This week has been dominated by Rupert Murdoch’s interview with Sky News, wherein he unabashedly claims that he’s being robbed from Google, Microsoft, Ask.com (and AgencySpy, though he never names us specifically). Whether you link back to one of the Wall Street Journal‘s stories or list it in your search results, you’re stealing. Murdoch’s pay wall system will reportedly fix all that, but in the mean time he’s OK with allowing Google et al to keep doing what they’re doing. There’s a logical reason for that; and we’ll debunk some of what he’s said.
Rupert’s Problem: People used to pay for newspapers so why shouldn’t they pay for online content?
Answer: this is an issue that first arose when television news (and before it, radio) gained prominence. Other than having to purchase a set, the content was free, so this is hardly a Web issue. Radio hosts would read the newspaper aloud on air, a practice that was still common through the 90s (if memory serves). It’s a scale problem that NewsCorp benefits from. Whether a blurb is taken or an entire story, the WSJ wins via exposure, prominence, story ownership and if the linkback is clicked, traffic. WSJ’s sales team can turn around and sell that impression, and all they had to do was publish. Thus, their ‘stolen content’ problem is simultaneously a self-propelled marketing vehicle that has elevated the Journal in recent years. The rule of human nature is to take free things and be wary of things that cost money — what if you don’t like it? With content you don’t get your money back, and hence you’re less likely to read a story you have to pay for than one you don’t. Proof: you’re reading a blog about the ins-and-outs of advertising written by a guy who knows jack-all about the industry.
Rupert’s Problem: There’s not enough advertising in all the world to support all the Web sites, hence saying clickbacks solve this problem is a falsehood.
Answer: As my dad used to say, “that sounds like a personal problem.” If your team isn’t savvy enough to develop products that advertisers want, you’re doing it wrong. You’re the Wall Street Journal. A paid model, especially one that asks people to pay for the print edition and online access forces readers out who either won’t pay or will be limited by the cost somehow. Let’s not forget that FOX operates on exactly the same model and it is the highest watched cable news network, ever. Nobody pays for it except sponsors.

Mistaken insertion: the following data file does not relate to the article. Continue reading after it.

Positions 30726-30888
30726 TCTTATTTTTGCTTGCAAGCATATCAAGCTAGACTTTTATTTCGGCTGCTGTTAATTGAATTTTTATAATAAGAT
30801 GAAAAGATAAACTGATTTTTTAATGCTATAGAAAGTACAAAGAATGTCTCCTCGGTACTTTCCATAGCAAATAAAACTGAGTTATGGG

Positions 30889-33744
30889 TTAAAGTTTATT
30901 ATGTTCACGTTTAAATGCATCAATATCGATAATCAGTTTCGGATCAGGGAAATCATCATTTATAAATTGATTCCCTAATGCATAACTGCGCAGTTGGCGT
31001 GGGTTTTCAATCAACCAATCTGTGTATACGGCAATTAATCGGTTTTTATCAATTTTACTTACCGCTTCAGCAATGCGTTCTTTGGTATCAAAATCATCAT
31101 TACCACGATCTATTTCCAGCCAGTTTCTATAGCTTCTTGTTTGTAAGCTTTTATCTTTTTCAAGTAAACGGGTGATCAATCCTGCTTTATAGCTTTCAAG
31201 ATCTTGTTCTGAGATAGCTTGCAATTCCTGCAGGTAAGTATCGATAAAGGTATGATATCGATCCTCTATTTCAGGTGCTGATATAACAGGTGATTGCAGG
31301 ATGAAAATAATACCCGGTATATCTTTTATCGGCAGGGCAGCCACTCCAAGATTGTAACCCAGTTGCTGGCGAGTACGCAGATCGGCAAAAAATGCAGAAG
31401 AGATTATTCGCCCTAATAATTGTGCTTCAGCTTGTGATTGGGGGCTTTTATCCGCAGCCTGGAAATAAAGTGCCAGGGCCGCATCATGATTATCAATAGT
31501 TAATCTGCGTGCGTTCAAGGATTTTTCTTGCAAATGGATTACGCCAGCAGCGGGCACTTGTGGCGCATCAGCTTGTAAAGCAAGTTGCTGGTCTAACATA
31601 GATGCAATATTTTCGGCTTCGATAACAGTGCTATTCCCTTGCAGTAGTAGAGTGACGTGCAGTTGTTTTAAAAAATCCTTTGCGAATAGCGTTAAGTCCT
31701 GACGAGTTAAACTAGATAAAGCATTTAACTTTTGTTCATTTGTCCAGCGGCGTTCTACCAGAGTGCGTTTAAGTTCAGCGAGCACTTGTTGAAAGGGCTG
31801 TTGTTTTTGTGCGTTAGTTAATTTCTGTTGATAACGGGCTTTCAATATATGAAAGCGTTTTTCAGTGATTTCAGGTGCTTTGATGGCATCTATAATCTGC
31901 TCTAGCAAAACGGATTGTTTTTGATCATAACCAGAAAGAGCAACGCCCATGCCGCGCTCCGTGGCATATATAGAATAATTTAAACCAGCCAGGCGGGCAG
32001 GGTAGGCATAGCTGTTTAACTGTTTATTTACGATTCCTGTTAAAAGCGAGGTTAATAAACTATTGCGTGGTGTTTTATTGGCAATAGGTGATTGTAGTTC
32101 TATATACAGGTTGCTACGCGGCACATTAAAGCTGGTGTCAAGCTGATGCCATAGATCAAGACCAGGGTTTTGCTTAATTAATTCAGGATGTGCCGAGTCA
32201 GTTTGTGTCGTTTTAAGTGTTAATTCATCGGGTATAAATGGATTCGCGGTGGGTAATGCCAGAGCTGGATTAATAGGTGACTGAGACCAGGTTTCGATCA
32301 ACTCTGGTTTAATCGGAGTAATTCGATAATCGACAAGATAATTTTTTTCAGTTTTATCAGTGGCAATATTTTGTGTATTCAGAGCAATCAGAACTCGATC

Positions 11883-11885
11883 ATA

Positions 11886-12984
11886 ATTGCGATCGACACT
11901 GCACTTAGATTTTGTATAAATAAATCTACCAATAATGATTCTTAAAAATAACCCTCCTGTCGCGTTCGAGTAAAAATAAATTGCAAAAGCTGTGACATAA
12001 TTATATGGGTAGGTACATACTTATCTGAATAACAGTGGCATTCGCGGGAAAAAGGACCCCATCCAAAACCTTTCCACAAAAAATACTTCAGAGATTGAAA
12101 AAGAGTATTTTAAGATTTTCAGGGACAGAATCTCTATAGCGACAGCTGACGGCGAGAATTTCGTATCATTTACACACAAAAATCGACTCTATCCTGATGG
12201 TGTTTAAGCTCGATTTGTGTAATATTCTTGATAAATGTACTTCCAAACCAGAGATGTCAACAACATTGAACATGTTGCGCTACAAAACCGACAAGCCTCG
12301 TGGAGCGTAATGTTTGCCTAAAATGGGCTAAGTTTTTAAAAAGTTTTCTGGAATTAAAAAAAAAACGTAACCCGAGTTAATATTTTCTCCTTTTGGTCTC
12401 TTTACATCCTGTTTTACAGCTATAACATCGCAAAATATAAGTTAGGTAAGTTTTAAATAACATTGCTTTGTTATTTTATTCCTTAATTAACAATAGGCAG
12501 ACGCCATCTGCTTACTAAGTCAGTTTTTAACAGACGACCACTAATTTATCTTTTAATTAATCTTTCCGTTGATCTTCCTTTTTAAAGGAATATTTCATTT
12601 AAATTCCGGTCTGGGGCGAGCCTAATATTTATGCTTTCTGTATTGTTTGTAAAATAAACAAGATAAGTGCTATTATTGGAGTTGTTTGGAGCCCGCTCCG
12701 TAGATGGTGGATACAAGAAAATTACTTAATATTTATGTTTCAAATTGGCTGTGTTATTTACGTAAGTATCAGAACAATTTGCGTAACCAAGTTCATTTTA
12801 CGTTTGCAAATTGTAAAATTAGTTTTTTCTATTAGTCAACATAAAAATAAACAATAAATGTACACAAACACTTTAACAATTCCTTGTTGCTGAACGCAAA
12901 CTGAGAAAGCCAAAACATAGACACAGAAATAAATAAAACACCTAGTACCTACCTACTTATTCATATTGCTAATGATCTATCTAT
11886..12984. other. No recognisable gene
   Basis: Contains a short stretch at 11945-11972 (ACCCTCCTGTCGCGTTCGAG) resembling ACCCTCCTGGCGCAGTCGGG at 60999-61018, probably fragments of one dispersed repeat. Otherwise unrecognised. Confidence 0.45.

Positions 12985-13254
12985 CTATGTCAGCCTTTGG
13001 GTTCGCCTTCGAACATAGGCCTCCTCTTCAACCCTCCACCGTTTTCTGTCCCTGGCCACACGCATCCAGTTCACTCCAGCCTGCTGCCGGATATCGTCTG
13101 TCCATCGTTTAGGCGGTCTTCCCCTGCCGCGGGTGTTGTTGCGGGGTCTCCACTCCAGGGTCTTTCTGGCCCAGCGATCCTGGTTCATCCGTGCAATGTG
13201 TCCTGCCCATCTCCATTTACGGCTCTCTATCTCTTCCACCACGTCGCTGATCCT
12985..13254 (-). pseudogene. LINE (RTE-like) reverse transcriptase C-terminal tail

Rubert’s Problem: Google, Ask.com, MSN.
Answer: Search engines are the digital newsstand of our world. Without them Web surfers would have to rely on their ability to guess URLs, and furthermore there would be no way to search for the news of the day. With so many titles, styles, ranges of coverage available, the market is more flooded than ever. The best way to gain prominence is to let Google put you on a pedestal. Where a newsstand differs is that it may not carry each and every title available, which exacerbates the point: SEO and Web prominence are part are parcel to the digital realm.
Rupert’s Problem: People are stealing!
Answer: Currently it’s possible to read any WSJ story by simply copying a headline and pasting it into Google. Presumably this is the best plan NewsCorp had for using SEO to its advantage and now it’s simultaneously hurting them. But when you’re looking through the same lenses you’ve used since dirt was invented, it would seem like you’re getting robbed blind. Any media company with a large infrastructure will see things this way and if we’ve learned anything about the business of media it’s that large companies with deep infrastructures have a harder time on the Web. You can’t have it both ways, and the pay-wall model will make things worse (65% of media professionals agree).
— Once content isn’t available anymore, WSJ and other NewsCorp pay-wall-blocked content will cease to be part of the broader conversation. Instead, a limited number of people will continue to use the service, but those who can’t get it will simply avoid it. It’s not good or bad, just reality.
— Erosion of the brand will follow as new bloggers come on and those who used to source NewsCorp change their habits.
— People will still steal the content, they just won’t link back to the WSJ.
Finally, I’d like to mention the first part of the interview when Murdoch says he’s been asleep on the issue and that people were happy to pay for news when it was printed. This is true. But people were also happy to let their family, friends, colleagues read the story as well. And since no one has ever made a friend buy his already-read newspaper, this argument loses weight. There are massive production costs associated with printing and delivering newspapers which simply fade away via digital. Certainly there are some equivalent costs with producing digital content. When you’re not born in the digital realm, as so many ad agencies have learned, it’s hard to transform to fit the construct of the new space. Spurning it is biting your nose to spite your face, which in Murdoch’s case will leave his company with a nasty scar.